Home networks are relatively simple things. They tend to have a single router responsible for routing traffic around the network and routing traffic to and from the internet. Home networks tend not to be subdivided further, with mobile devices, computers, IoT devices, file servers, and more all generally located on one network. This design is intended to keep networks as simple as possible, given the broad range of technical skills people may or may not have to configure their home network.
Some routers may offer functionality to run a second network simultaneously, often for guest devices. This is intended to provide connectivity for less trusted devices while limiting their ability to communicate with your devices for security reasons.
In enterprise-grade networks, there may be many smaller networks. Generally, however, these are supposed to be able to communicate with one another, though some networks with more sensitive data may still be separated. To be able to route network traffic between different networks, a routing protocol is needed. A routing protocol works in the background to generate and maintain a network map. It then uses this map to route traffic around the network optimally.
OSPF is a routing protocol that stands for Open Shortest Path First. Like all routing protocols, OSPF attempts to identify and utilize the most efficient way to route traffic around the network. OSPF does so with several different functions.
- Routers running OSPF automatically identify other connected routers
- Each connection is automatically assigned a “weight”
- Routing information is exchanged
- Routes can be summarized
- Connections are regularly polled to ensure they’re still active
When connected to the network, an OSPF router will send “Hello” packets out on each physical network port. Connected routers will respond and become neighbors. To share routing information, neighbors must establish bidirectional communication and become “adjacent.” Once in this state, the routers can share their link state advertisements. Available routes can be provided in summarised CIDR format to minimize the size of routing tables in large networks.
Once connected, routers regularly resend “Hello” packets to keep the connection alive. If no “Hello” packet is received for a configurable period called the dead interval, it will assume the link has gone down.
In OSPF, each connection is given a “path cost” metric. This determines which connections are superior or inferior to others, enabling optimal routing performance. Path cost doesn’t translate to a dollar figure for home much it costs to use a connection. The number itself is entirely unitless. The price is derived from a set of link metrics: the distance of a router (round-trip time), data throughput of a link, link availability, and link reliability.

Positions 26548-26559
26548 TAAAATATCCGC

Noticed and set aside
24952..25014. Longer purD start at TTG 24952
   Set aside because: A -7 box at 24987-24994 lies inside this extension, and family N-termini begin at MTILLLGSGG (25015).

The path cost has been designed not to be hard linked to a specific metric such as connection speed. This allows network architects to provide more nuanced override specifications if needed. This can be particularly helpful if low throughput ultra-low latency is essential for some connections, for example. In practice, though, the primary metric does relate to speed. A reference bandwidth is set, and then the actual configured or auto-configured bandwidth of a connection is divided by the reference bandwidth to get the cost.
The default reference bandwidth is 100Mb/s. A connection with a bandwidth of 10Mb/s would have a cost of 10, while a 100MB/s connection would have a cost of 1. Connections with bandwidths more significant than the default, i.e., a gigabit connection, have their cost rounded up to 1. Routes with the lowest cost are preferred. When two routes with exact costs are available, traffic may be load balanced across them.
While these routing metrics are critical for routing, they’re not everything. OSPF can be configured with an array of areas. Routes inside an area are always preferred over a route via another area, even if that second route via another area has a lower metric. Routes via other areas are preferred over routes that leave the OSPF network, i.e., via the internet, even if the routing metric for that is lower.
By convention, the backbone area is always labeled as area 0. Other areas must all be directly connected to area 0. If this isn’t feasible, they can instead be tunneled through one or more transit areas using a virtual link. Technically, areas are labeled in the same format as IP addresses, I.e., 188.8.131.52; however, these labels are not IP addresses and can conflict with IP addresses without issue.
OSPF can also be tunneled over multi-site VPN protocols like MPLS to provide one overarching OSPF network for a broader enterprise WAN.
OSPF, or Open Shortest Path First, is a routing protocol. It’s designed to allow configurable link metrics based on bandwidth primarily but not exclusively. It can provide load balancing between equivalent cost links and offers fault tolerance. Converging an OSPF network can be completed in seconds, meaning there is minimal spin-up time and downtime in case of issues. Don’t forget to share your thoughts in the comments below.
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